Casino plan encounters skepticism Veto is likely, say candidates for governorship

If a proposal to build a gambling casino and hotel complex on Indian-owned land in Southern Maryland reaches the desk of Maryland's next governor, most of the men and women now running for that job say they would likely veto it.

Piscataway Indians indigenous to Southern Maryland hope to obtain federal recognition as a tribe, which could be the first step toward buying land on which a casino complex could be built under provisions of a 1988 federal Indian gaming law.


Yesterday, most of the Republican and Democratic candidates for governor said they would have grave doubts about expanding gambling in Maryland but would want to hear the pros and cons.

Only Democrat Parris N. Glendening, the Prince George's County executive, said without equivocation that he would veto any plan to build a gambling casino in Maryland.


"We do not need gambling casinos in Maryland, regardless of who is sponsoring them," he said.

The Piscataway Conoy Confederation and Subtribes Inc., which claims to represent as many as 5,000 to 7,000 Marylanders of Indian ancestry, has entered into an agreement with a firm headed by Rockville lawyer Lewis A. Rivlin to seek recognition by the U.S. Bureau of Indian Affairs.

If recognition is granted, the tribe would still need approval from the governor and the U.S. Department of Interior to develop a casino. Sites in Prince George's and Charles counties, including a pair of unidentified 100-acre parcels near the Capital Beltway, are under consideration by Mr. Rivlin's firm.

Merwin A. Savoy, tribal chairman of the confederation, said the casino project is a possibility but is secondary to other goals that could be achieved through recognition of the tribe: among them, college scholarships, a cultural center, a clinic and a tribal headquarters.

The casino proposal, patterned after lucrative projects on Indian reservations in other states, could create thousands of jobs and pump millions of dollars into the state's economy and treasury, Mr. Rivlin said. That might be hard for the next governor to resist, he said.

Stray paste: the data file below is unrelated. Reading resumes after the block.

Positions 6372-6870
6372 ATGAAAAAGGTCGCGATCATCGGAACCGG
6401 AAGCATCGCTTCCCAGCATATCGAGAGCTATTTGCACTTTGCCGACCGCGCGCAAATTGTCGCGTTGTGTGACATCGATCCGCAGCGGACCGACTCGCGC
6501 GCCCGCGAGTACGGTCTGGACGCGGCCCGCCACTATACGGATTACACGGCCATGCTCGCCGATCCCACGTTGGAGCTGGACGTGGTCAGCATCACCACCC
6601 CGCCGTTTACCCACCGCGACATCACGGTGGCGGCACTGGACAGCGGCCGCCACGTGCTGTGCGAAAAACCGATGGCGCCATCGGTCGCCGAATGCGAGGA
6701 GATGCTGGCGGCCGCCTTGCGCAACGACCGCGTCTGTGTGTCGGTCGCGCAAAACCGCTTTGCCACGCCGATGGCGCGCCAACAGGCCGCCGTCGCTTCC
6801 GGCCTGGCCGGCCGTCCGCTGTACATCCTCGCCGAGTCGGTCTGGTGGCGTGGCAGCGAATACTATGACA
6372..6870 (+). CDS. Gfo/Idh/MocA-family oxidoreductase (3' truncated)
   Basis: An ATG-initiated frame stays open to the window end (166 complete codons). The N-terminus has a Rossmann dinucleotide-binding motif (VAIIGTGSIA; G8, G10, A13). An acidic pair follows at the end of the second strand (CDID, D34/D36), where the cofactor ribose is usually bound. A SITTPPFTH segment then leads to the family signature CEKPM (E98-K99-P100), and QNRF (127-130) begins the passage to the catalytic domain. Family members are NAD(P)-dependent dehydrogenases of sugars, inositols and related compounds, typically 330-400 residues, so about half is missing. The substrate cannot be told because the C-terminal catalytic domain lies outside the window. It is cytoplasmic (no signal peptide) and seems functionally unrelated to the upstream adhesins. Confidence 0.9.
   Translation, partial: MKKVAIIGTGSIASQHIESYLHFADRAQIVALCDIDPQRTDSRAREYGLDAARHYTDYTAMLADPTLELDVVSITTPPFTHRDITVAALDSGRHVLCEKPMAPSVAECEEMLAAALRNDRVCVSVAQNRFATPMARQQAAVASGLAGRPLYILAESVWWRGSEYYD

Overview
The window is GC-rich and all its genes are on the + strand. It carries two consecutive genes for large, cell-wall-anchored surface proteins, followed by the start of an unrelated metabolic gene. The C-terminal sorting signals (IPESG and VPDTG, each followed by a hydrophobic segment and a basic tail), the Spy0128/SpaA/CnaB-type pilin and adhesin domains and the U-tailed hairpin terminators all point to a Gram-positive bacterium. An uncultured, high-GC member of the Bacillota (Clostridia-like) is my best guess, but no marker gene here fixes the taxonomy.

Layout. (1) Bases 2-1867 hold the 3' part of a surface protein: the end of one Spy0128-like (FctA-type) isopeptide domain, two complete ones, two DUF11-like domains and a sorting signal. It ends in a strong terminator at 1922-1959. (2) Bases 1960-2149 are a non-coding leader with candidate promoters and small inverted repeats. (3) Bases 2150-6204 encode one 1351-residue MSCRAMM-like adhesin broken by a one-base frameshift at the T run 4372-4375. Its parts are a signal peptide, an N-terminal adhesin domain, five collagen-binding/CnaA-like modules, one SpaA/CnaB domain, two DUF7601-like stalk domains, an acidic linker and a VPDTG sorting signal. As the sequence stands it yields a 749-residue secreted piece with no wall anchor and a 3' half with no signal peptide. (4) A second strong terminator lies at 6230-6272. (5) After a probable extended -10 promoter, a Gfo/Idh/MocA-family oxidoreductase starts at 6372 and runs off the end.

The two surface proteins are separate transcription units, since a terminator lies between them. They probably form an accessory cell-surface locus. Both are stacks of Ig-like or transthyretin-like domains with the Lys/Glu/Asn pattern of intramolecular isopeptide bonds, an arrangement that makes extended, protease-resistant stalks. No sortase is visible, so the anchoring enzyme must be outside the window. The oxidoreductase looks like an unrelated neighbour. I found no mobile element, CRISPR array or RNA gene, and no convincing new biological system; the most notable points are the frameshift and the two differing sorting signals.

Not so, say those who want the job.

"I am opposed to casino gambling in Maryland," said Mary H. Boergers, a Democratic state senator from Montgomery County. "I haven't seen the proposal, and I think it is unfair to automatically . . . oppose it. But they would have to make an awfully good case."

Del. Ellen R. Sauerbrey, a Baltimore County Republican, said, "Obviously, I would want to listen to the proposal. But my reaction is not positive at all." The House minority leader fears a casino would attract organized crime and do little in the way of true economic development.


Lt. Gov. Melvin A. Steinberg, a Baltimore County Democrat, said he does not want to see the state budget more dependent on gambling revenue than it already is, calling such revenues "too volatile."

Two potential candidates, Republican Robert R. Neall, the Anne Arundel County Executive, and House Speaker R. Clayton Mitchell Jr., a Democrat from Kent County, could not be reached for comment.

The Piscataway proposal is in its infant stages. The tribe has yet to file a petition for recognition.

Carl Shaw, spokesman for the U.S. Bureau of Indian Affairs, said it can take two to 10 years for a decision. In the 15 years of the program, 145 tribes have filed petitions or inquired about the process, but only eight have been recognized.

To gain recognition, a tribe must document its membership and "descendancy to aboriginal people of this country," Mr. Shaw said.

Tribes also must provide records showing they have lived and met together as an Indian community through the years and provide a written constitution or bylaws, among other requirements.


G. Rodney Little, director of Maryland's Division of Historical and Cultural Programs, said he believes the confederation "will have a very difficult time" obtaining recognition.

But a briefing document prepared by Mr. Rivlin's firm -- Tribal Funding, Development and Management Corp. -- states that extensive research has convinced the firm that "the Piscataway comfortably meet all criteria for . . . recognition."